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Tuesday, April 6, 2010

'Rework' - The Best Business Book Ever Written…?

Quite possibly.

Perhaps not the best for existing, large, command and control organisations, although they could learn a lot from it (but probably won't want to), but certainly the best for small organisations and anyone wanting to start one. I won't go into why, because there's just too much good material and not enough room here to do that (you'll have to buy the book).

But I will give some minor content suggestions (because there's so few they'll fit). The "Good Enough Is Fine" advice should over-ride "Build Half A Product, Not A Half-Assed Product", in other words, "good enough" and incremental improvement is enough to start with, don't hang back from starting just because you haven't trimmed your product down to perfect size: let it be a little "half-assed" and podgy, and get it out.

Second minor suggestion is in regard to "Don't Scar On The First Cut": yes, don't create a policy for something that's only occurred once, that's overkill; but, even before then, examine your own prejudices, is what has occurred really 'wrong'? To my mind, the example, 'someone wearing shorts', not only doesn't require a dress code, it isn't even wrong, so get over it.

The other thing is that the book doesn't solve the problem of making money from distributing your knowledge online, that's still a dilemma. These guys (the authors) have managed to sell software that helps them manage the business of selling software(! - which comes first?), but how many businesses are like theirs except NOT financially viable (providing at least a living income)? I suspect the majority.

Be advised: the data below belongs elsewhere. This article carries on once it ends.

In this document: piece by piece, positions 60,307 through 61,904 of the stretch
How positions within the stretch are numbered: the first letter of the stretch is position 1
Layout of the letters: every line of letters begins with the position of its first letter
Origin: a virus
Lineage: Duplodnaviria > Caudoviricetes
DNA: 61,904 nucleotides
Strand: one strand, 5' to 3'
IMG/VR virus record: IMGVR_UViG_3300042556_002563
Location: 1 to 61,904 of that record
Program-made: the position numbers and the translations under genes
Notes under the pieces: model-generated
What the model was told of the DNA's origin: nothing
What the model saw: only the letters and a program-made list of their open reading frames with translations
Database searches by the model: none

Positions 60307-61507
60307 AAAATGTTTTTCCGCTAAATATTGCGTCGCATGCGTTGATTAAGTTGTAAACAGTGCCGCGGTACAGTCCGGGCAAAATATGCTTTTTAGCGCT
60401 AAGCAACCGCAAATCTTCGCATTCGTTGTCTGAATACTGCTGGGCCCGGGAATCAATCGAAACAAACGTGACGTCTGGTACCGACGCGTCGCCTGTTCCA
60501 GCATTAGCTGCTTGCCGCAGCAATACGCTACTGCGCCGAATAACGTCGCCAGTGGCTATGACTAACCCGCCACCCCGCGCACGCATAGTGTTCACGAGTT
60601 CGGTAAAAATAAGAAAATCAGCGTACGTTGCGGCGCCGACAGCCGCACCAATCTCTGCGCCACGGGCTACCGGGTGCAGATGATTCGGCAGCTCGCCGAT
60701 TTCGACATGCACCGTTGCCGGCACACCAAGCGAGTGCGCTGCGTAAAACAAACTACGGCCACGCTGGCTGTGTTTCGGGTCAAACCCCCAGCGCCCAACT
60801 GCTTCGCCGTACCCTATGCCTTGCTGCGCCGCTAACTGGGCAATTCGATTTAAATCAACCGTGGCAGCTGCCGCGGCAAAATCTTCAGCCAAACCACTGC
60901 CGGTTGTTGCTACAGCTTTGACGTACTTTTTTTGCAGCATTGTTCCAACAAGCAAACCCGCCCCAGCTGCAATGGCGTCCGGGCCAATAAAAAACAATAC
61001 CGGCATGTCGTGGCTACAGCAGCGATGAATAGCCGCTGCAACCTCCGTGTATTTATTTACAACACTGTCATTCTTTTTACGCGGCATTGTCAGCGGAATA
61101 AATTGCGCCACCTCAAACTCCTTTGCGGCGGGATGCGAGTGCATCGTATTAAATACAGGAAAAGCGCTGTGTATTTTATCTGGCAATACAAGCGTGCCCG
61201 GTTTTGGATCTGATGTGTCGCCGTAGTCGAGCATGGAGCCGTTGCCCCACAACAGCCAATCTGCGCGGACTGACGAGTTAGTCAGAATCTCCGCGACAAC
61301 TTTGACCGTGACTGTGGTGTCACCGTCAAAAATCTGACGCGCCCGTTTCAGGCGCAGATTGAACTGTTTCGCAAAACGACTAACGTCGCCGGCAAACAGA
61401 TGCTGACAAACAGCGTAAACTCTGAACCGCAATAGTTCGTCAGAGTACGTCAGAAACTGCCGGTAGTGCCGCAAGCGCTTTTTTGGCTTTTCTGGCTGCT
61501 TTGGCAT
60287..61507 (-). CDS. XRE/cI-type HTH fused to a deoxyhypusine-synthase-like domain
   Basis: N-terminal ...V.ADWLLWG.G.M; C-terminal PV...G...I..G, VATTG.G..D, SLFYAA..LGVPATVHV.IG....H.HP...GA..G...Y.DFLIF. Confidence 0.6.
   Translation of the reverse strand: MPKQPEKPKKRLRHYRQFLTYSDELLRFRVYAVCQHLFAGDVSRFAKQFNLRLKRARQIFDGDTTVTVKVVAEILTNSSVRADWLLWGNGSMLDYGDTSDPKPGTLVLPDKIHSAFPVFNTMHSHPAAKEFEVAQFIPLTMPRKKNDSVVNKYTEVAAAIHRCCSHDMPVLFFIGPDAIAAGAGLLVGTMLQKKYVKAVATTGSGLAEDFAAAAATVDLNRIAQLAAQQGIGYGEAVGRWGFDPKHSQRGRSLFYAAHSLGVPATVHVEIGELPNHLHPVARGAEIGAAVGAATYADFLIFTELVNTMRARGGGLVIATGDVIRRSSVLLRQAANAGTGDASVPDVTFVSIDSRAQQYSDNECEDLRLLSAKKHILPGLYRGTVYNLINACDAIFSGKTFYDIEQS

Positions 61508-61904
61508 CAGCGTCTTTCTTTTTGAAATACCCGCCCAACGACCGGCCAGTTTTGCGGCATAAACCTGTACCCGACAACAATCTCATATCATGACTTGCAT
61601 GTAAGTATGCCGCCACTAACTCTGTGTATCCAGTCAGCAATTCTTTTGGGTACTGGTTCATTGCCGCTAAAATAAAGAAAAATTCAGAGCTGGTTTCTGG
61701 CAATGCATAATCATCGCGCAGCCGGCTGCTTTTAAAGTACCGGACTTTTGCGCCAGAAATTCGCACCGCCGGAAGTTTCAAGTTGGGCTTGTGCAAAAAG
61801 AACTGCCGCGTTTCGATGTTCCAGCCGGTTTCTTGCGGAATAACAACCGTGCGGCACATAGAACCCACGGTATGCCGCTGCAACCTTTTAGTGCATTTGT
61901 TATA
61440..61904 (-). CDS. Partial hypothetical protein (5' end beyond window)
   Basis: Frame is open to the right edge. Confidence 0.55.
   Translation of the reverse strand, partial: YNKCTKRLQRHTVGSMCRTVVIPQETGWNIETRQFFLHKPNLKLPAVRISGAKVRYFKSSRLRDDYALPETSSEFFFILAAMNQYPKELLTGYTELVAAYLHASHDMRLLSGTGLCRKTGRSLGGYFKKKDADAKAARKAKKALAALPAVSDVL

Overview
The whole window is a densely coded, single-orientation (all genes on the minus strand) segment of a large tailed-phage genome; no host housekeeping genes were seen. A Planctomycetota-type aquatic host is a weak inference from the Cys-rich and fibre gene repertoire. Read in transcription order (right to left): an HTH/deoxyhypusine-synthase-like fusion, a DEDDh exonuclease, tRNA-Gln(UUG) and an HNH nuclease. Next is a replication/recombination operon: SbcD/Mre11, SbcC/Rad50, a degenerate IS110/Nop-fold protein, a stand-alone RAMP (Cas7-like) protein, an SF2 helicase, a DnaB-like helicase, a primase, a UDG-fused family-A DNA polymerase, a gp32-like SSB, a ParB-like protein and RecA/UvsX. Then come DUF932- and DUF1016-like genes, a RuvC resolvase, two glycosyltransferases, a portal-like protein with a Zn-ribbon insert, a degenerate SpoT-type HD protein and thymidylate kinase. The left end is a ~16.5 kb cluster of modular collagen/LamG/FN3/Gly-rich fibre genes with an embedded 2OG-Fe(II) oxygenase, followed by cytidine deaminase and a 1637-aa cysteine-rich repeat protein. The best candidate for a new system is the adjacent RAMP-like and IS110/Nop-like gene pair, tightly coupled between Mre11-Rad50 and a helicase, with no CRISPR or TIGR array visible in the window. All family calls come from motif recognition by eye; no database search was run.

Anyway, this is a great book, liberating, and a breath of fresh air in the business world. I don't know about other people, but it certainly speaks for what I'd want in my business and of the kind of business I'd want to be part of.

For a later version I'd like a bit on how they share the income in their organisation, not just the ideas. I hope their sharing of income is as enlightened as their other practices.


Also, for existing, large organisations, try John Seddon's 'Systems Thinking in the Public Sector' and 'Freedom From Command & Control'. These will help you liberate your command and control structures a bit and deal with human diversity (in demand for your services and the way you meet it):


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